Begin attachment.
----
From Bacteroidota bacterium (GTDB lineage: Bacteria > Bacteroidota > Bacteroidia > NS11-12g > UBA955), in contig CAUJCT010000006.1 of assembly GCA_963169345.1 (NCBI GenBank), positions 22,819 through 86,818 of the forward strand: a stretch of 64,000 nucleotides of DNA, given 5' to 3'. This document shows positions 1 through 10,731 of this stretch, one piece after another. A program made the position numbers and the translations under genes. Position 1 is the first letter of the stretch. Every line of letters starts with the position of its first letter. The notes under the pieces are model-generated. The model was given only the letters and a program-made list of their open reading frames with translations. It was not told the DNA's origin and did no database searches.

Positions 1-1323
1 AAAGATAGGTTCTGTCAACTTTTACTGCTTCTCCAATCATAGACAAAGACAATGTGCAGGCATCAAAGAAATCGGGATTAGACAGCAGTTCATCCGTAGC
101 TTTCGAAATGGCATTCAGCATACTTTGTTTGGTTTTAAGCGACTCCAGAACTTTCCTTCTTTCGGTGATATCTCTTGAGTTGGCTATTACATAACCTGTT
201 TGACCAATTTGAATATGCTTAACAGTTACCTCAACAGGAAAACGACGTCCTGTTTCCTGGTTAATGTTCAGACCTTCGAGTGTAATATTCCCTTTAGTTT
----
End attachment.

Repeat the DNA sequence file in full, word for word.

From Bacteroidota bacterium (GTDB lineage: Bacteria > Bacteroidota > Bacteroidia > NS11-12g > UBA955), in contig CAUJCT010000006.1 of assembly GCA_963169345.1 (NCBI GenBank), positions 22,819 through 86,818 of the forward strand: a stretch of 64,000 nucleotides of DNA, given 5' to 3'. This document shows positions 1 through 10,731 of this stretch, one piece after another. A program made the position numbers and the translations under genes. Position 1 is the first letter of the stretch. Every line of letters starts with the position of its first letter. The notes under the pieces are model-generated. The model was given only the letters and a program-made list of their open reading frames with translations. It was not told the DNA's origin and did no database searches.

Positions 1-1323
1 AAAGATAGGTTCTGTCAACTTTTACTGCTTCTCCAATCATAGACAAAGACAATGTGCAGGCATCAAAGAAATCGGGATTAGACAGCAGTTCATCCGTAGC
101 TTTCGAAATGGCATTCAGCATACTTTGTTTGGTTTTAAGCGACTCCAGAACTTTCCTTCTTTCGGTGATATCTCTTGAGTTGGCTATTACATAACCTGTT
201 TGACCAATTTGAATATGCTTAACAGTTACCTCAACAGGAAAACGACGTCCTGTTTCCTGGTTAATGTTCAGACCTTCGAGTGTAATATTCCCTTTAGTTT